ICCPR Case Digest




Submission: 2017.07.26

View Adopted: 2021.10.18

Jaarey Suleymanova et al. v. Azerbaijan

State imposed restrictions on the religious activities of Jehovah’s Witnesses in violation of their right to expression and religious freedom

Substantive Issues
  • Fair trial
  • Freedom of expression
  • Freedom of religion
  • Freedom of thought, conscience and religion
  • Presumption of innocence
  • Protection of minorities
Relevant Articles
  • Article 14.1
  • Article 14.2
  • Article 14.3 (a)
  • Article 14.3 (b)
  • Article 14.3 (d)
  • Article 14.3 (e)
  • Article 14.3 (g)
  • Article 18.1
  • Article 19.1
  • Article 19.2
  • Article 26
  • Article 27
Full Text


The authors are nationals of Azerbaijan born in 1995 and 1977, respectively. They claimed that, by charging, convicting and fining them for operating a religious association outside of a registered legal address, the State party violated their rights under articles 14 (1), (2), (3) (a), (b), (d), (e) and (g), 18 (1), 19 (1) and (2), 26 and 27 of the Covenant.

The authors are Jehovah’s Witnesses, a Christian denomination whose members are known for their preaching activities. Jehovah’s Witnesses are a religious minority in Azerbaijan, where the population is predominantly Muslim. Although the authors belong to the Jehovah’s Witnesses faith, they are not members of the Religious Community of Jehovah’s Witnesses, a religious organization that is officially registered with the Government and whose legal address is in Baku. The authors were held and questioned by the police officers for multiple hours without an explanation. On 17 November 2016, they were taken to court under the charges of operating a religious association outside of a registered legal address and were ordered to pay a fine, after the court found them guilty of violating the Code of Administrative Offences. The authors filed an appeal against the decision, which was rejected by the court.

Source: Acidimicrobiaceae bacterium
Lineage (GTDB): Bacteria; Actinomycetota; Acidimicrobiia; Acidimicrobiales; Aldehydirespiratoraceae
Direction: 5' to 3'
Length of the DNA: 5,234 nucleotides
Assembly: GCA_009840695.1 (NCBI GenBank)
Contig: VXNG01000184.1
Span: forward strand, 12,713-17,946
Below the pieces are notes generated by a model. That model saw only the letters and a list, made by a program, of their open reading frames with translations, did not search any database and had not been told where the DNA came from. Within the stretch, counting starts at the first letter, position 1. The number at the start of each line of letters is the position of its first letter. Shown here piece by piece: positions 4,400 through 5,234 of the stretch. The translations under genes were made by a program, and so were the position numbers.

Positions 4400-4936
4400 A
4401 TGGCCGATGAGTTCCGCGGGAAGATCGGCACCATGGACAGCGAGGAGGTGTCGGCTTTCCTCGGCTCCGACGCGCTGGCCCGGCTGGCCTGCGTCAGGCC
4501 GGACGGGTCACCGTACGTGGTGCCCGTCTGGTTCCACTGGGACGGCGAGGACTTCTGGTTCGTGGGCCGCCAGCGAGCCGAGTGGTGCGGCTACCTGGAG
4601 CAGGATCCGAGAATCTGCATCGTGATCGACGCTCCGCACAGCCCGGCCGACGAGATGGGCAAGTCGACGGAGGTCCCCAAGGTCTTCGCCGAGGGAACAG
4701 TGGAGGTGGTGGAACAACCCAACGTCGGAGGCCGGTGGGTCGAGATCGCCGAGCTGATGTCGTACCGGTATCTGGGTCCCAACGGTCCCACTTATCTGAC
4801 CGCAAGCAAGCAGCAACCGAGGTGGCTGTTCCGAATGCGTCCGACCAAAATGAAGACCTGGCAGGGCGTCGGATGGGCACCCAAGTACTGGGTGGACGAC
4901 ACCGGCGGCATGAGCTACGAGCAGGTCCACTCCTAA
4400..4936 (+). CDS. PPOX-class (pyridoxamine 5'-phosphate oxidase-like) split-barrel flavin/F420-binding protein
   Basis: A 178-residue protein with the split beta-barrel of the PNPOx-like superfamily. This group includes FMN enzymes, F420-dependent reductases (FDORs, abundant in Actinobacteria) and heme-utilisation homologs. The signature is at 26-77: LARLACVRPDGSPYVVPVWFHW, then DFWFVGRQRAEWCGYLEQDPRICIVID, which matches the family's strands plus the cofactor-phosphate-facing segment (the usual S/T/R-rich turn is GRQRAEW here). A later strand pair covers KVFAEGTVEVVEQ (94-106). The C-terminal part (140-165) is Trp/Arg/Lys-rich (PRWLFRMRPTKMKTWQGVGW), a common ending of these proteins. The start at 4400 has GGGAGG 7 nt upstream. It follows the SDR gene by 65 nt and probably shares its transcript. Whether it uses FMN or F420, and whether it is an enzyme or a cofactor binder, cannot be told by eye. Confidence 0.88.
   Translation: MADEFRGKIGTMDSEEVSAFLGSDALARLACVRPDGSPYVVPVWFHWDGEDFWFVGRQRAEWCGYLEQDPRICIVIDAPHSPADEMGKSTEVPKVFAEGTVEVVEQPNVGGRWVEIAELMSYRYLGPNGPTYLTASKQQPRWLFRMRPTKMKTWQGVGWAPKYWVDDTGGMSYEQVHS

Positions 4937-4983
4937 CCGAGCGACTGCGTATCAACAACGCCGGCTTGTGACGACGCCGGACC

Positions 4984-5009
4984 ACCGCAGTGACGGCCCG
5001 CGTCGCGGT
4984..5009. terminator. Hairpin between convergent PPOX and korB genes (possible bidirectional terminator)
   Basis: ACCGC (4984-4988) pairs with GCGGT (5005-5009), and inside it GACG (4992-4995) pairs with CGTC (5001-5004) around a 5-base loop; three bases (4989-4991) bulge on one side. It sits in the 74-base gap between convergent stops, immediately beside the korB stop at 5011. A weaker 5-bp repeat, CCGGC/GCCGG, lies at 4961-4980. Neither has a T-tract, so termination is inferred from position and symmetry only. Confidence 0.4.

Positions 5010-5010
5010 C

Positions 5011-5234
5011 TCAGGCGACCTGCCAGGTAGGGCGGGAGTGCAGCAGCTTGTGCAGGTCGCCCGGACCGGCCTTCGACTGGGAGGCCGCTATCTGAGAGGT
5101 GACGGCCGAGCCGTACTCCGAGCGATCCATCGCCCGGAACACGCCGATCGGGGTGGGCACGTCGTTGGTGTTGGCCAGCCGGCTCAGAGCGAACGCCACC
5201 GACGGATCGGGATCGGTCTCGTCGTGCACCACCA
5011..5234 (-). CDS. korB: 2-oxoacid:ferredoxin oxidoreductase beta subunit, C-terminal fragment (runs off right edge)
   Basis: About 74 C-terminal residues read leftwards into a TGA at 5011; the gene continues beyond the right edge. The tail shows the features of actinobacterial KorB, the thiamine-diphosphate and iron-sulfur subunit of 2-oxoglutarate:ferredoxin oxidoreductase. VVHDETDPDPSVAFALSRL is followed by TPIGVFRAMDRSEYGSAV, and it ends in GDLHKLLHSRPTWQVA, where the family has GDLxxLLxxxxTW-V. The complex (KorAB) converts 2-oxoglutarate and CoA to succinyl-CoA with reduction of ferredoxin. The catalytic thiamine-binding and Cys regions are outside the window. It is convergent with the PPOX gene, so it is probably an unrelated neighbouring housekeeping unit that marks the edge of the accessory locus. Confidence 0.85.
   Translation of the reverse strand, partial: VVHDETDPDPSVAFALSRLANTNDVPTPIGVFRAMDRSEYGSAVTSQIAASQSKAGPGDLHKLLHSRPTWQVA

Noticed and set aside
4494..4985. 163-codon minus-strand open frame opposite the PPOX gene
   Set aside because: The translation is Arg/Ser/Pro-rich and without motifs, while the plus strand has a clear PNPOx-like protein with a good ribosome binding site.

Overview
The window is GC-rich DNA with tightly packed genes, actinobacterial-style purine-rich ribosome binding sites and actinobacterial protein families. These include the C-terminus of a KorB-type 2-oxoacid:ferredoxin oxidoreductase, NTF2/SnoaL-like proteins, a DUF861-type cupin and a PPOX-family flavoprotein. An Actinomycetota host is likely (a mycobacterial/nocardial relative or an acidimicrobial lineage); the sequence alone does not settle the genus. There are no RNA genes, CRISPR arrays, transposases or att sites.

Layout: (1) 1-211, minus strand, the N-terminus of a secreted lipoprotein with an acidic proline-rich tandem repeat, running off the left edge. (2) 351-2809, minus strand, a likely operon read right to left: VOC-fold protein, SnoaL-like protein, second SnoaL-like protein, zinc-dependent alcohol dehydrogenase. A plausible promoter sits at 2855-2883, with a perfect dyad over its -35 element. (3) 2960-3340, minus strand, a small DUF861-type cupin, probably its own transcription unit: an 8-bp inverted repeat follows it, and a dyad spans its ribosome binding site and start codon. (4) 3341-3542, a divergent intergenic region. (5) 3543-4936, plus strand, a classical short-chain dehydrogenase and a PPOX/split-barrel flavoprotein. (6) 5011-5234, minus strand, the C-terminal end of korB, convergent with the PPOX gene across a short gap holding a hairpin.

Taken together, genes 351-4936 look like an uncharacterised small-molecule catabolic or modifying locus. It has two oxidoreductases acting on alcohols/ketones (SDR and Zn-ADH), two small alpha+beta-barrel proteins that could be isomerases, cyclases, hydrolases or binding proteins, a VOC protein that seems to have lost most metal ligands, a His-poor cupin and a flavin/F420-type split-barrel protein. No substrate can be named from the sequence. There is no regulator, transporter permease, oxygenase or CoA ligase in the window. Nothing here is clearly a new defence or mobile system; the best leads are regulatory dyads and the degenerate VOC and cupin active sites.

The Committee considered that it was not precluded by article 5 (2) (b) of the Optional Protocol from examining those claims. It found the authors’ claims under article 14 (3) (b-d-e) and (g) of the Covenant inadmissible as the claims related to these provisions were not raised before the domestic courts or not sufficiently substantiated. However, it considered that the authors have sufficiently substantiated their remaining claims under articles 14 (1), (2) and (3) (a), 18 (1), 19 (1) and (2), 26 and 27 of the Covenant for the purpose of admissibility.


The Committee noted that the State party violated the rights of the authors under article 14 (3) (a) of the Covenant, as the State failed to issue notice or frame charges before directly taking them from the police station to the courtroom on 17 November 2016. The Committee also gave due weight to the authors’ allegations, to the extent that they are properly substantiated, in the absence of contrary evidence from the State party, and considered that the facts before it indicated that the District Court judge did not act in an impartial way. In the light of the aforementioned circumstances, the Committee considered that the State party violated the authors’ rights to be heard by a fair and impartial tribunal under article 14 (1) of the Covenant.

Regarding the article 18, the Committee observed that the State party failed to refer to any specific circumstances where the authors’ actions could have created or exacerbated serious inter-religious tensions or an atmosphere of hostility and hatred between religious communities in Azerbaijan, such that those actions could have represented a threat to public safety, order, health or morals within the meaning of article 18 (3) of the Covenant, relying on General Comment No. 22 (1993), and concluded that the State party had violated their rights under article 18 (1) of the Covenant. In the light of its findings, the Committee did not deem it necessary to examine whether the same facts constitute a violation of articles 14(2), 19 (1), 19 (2), 26 or 27 of the Covenant.


The State party is under an obligation to provide the authors with an effective remedy and is required to make full reparation to individuals whose Covenant rights have been violated, in the form of adequate compensation, including reimbursement for the fines imposed and for court fees. The State party is also under an obligation to take all steps necessary to prevent similar violations from occurring in the future, including by reviewing its domestic legislation, regulations and/or practices with a view to ensuring that the rights under the Covenant may be fully enjoyed in the State party.


Deadline: 16th April 2022


By Sugandha Sawhney

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